Delhi Through A Different Lens
Adrija Ghosh is a literature graduate from Calcutta who is passionate about illustration. She has been freelancing on illustration and design projects related to book covers, children’s books and graphic narratives. She loves to travel and work with children when she is not illustrating.
Here, she talks to us about her work on the book Letters to Ammi.
1. Letters to Ammi isn’t like most other picture books, it has a combination of photographs and illustrations. Did you face any particular challenges while working on this book?
I am not a professional photographer, but I enjoy dabbling with photography from time to time, and this particular book gave me the space to experiment. I was also dealing with photographic compositions for the first time in a children’s book. Mingling photography, text, and illustrations was the main challenge. Travelling alone in Delhi was not, surprisingly.
2. This book is part of the City Series and is a journey through many of Delhi’s historical monuments and locations. Were you already familiar with the city of Delhi before you travelled there for this project?
My maternal grandmother and uncle live in Delhi, so I keep travelling to the city every year. I knew most of the popular monuments like Qutub Minar, but the rest of the places I had only heard of and seen from a distance. Entering Jama Masjid, and finding Ghalib Ki Haveli and Rajon ki Baoli were adventures in themselves! Also, getting a taste of the chole bhature at Bengali Sweet House was the icing on the metaphorical cake!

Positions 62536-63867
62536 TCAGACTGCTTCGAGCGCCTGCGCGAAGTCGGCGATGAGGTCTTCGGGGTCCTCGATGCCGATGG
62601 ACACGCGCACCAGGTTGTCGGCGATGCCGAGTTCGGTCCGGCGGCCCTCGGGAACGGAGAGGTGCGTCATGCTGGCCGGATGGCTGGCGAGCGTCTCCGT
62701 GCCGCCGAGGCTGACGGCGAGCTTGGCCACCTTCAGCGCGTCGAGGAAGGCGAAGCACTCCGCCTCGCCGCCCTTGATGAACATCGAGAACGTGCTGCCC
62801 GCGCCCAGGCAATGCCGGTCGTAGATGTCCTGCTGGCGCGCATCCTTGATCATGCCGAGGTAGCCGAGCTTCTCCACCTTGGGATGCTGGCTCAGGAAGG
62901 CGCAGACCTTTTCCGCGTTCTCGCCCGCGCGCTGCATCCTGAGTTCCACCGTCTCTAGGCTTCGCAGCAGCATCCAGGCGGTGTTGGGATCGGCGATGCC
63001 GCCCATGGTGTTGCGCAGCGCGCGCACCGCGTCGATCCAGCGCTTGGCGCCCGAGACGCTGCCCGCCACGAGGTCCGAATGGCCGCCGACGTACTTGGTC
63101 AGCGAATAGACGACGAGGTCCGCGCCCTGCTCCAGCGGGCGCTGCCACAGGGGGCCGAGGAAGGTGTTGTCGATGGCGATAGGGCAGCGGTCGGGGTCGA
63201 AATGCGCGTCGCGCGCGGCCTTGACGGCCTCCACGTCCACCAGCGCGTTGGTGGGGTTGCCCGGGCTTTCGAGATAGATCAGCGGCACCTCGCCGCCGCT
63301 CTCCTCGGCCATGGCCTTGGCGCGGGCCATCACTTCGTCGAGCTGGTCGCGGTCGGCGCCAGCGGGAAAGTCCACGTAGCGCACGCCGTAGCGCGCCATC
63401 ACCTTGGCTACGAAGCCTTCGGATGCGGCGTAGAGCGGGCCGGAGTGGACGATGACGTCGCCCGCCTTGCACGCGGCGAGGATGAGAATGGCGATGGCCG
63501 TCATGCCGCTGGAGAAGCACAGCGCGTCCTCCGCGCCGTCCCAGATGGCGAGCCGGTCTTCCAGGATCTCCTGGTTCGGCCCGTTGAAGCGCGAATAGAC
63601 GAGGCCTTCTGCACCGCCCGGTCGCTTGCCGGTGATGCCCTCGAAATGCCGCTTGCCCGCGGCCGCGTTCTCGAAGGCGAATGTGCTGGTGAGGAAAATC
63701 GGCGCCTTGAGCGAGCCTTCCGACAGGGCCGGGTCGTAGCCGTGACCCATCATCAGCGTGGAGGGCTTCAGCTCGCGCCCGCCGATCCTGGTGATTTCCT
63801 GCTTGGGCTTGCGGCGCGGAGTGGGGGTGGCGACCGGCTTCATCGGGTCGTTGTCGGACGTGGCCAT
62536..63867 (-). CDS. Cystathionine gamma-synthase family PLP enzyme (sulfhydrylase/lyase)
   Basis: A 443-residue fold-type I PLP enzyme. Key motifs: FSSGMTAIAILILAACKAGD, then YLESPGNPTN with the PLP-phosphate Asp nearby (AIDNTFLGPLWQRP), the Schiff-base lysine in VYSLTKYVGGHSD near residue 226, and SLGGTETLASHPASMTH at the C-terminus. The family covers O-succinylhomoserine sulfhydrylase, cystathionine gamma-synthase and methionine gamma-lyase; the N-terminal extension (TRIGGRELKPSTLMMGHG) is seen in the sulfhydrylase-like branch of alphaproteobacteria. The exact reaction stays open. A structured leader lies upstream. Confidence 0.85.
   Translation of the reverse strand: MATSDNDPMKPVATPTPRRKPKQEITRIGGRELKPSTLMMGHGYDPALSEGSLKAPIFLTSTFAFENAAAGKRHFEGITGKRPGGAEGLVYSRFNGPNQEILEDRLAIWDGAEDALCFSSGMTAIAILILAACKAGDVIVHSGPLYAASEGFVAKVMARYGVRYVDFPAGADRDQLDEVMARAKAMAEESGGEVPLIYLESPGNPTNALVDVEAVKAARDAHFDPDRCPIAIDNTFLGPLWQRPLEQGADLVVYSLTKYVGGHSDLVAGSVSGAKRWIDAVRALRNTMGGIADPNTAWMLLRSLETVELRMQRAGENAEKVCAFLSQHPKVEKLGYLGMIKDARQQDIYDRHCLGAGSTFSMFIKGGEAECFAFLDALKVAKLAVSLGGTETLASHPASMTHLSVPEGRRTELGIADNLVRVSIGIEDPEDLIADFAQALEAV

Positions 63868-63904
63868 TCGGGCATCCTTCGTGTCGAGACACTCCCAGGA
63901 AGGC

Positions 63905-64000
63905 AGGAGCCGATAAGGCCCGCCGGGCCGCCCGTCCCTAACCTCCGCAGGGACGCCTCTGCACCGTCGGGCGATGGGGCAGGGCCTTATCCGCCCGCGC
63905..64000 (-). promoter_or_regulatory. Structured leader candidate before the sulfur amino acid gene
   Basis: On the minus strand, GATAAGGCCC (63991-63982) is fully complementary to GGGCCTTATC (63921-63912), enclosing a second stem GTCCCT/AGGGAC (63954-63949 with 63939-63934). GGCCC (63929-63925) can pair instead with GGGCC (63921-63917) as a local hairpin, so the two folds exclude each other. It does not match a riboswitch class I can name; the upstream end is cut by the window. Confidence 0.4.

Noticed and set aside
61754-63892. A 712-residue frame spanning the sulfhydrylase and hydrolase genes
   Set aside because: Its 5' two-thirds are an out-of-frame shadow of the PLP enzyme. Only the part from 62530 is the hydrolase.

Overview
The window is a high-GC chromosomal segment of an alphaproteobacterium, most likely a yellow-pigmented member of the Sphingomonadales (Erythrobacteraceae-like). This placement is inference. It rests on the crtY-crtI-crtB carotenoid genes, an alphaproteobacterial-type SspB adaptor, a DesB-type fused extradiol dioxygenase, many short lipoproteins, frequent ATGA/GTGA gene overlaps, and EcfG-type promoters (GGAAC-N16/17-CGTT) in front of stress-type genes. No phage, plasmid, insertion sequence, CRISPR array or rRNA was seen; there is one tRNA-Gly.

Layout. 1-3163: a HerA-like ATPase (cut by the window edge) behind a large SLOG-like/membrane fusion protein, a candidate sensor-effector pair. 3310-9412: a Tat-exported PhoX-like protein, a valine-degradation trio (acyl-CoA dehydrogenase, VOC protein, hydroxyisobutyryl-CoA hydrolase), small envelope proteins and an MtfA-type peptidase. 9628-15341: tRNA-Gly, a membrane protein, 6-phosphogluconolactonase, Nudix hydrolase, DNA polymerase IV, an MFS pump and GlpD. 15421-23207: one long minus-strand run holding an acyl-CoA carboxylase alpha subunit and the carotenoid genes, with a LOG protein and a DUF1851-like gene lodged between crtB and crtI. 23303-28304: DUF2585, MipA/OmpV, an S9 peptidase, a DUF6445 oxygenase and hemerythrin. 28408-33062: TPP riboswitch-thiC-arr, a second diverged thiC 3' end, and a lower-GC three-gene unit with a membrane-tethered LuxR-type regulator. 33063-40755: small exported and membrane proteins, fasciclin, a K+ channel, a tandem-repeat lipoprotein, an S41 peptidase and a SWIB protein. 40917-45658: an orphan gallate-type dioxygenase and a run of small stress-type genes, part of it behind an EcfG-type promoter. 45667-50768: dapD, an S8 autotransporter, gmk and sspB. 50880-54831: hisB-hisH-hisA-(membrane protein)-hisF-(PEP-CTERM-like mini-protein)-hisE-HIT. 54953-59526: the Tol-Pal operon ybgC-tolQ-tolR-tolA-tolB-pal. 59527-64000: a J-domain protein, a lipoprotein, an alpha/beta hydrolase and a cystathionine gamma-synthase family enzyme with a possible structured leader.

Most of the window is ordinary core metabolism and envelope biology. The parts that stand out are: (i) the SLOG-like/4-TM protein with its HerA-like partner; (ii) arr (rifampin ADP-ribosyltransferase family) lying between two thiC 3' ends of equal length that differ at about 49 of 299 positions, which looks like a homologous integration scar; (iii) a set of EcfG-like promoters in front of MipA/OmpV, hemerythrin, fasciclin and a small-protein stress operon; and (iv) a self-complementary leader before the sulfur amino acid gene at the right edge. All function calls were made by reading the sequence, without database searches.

3. You took most of the photographs in Letters to Ammi. Do you have a background in photography? And how many days did it take in Delhi for you to take all the pictures you needed to?
I think I could call myself a photography enthusiast, but this book definitely brought me closer to the medium. I spent around three days travelling across Delhi to the various spots the book mentions. Even though it was quite a short period, the amount of exposure to the cityscape was gigantic!
4. Could you give us an example of a time where you built on the story and added your own elements that aren’t mentioned in text?
Even though the text doesn’t mention it, the idea for the book became a revisit into an old scrapbook of a now grown-up girl that belonged to her younger self. Just like the old city of Delhi which has layers of memories waiting to be peeled, the design of the book was inspired by the same city where you could get a sense of timelessness but also a sense of the fact that so much time has gone by as well.
5. What medium do you prefer working with while illustrating?
I mostly work in a digital medium but my inspiration is derived from ink drawings and watercolour illustrations.
6. And finally, do you have a favourite picture book (or artist) whose illustrations you admire?
My all-time favourite picture books are David Weisner’s Tuesday, Marianne Dubuc’s The Lion and The Bird, and Beatrice Alemagna’s The Lion in Paris.
Letters to Ammi is being launched on 20th July at 5pm in Starmark Bookstore, Phoenix Marketcity, Chennai. The author, Aftab Yusuf Shaikh, will be in conversation with playwright and novelist Timeri N. Murari on the book and his connections to Delhi.